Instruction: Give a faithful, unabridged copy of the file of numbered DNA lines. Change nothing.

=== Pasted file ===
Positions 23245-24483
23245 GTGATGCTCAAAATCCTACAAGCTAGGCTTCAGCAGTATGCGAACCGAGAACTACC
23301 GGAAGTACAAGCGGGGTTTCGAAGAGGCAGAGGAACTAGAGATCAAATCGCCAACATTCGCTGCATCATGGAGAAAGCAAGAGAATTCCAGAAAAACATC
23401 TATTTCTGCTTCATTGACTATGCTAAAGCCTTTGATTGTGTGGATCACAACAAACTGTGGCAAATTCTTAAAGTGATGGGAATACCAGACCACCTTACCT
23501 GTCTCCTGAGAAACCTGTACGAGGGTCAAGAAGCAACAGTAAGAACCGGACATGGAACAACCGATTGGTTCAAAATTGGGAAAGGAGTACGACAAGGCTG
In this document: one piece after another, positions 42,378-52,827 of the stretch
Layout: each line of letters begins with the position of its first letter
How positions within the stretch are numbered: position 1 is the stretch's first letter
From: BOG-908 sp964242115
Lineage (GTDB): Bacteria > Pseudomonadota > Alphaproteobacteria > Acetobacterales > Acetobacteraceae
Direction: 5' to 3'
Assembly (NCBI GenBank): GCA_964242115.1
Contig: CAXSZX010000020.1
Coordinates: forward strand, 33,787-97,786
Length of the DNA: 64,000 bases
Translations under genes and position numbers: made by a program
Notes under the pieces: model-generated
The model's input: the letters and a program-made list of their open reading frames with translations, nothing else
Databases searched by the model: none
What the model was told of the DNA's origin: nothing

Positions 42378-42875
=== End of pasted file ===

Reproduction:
Positions 23245-24483
23245 GTGATGCTCAAAATCCTACAAGCTAGGCTTCAGCAGTATGCGAACCGAGAACTACC
23301 GGAAGTACAAGCGGGGTTTCGAAGAGGCAGAGGAACTAGAGATCAAATCGCCAACATTCGCTGCATCATGGAGAAAGCAAGAGAATTCCAGAAAAACATC
23401 TATTTCTGCTTCATTGACTATGCTAAAGCCTTTGATTGTGTGGATCACAACAAACTGTGGCAAATTCTTAAAGTGATGGGAATACCAGACCACCTTACCT
23501 GTCTCCTGAGAAACCTGTACGAGGGTCAAGAAGCAACAGTAAGAACCGGACATGGAACAACCGATTGGTTCAAAATTGGGAAAGGAGTACGACAAGGCTG
In this document: one piece after another, positions 42,378-52,827 of the stretch
Layout: each line of letters begins with the position of its first letter
How positions within the stretch are numbered: position 1 is the stretch's first letter
From: BOG-908 sp964242115
Lineage (GTDB): Bacteria > Pseudomonadota > Alphaproteobacteria > Acetobacterales > Acetobacteraceae
Direction: 5' to 3'
Assembly (NCBI GenBank): GCA_964242115.1
Contig: CAXSZX010000020.1
Coordinates: forward strand, 33,787-97,786
Length of the DNA: 64,000 bases
Translations under genes and position numbers: made by a program
Notes under the pieces: model-generated
The model's input: the letters and a program-made list of their open reading frames with translations, nothing else
Databases searched by the model: none
What the model was told of the DNA's origin: nothing

Positions 42378-42875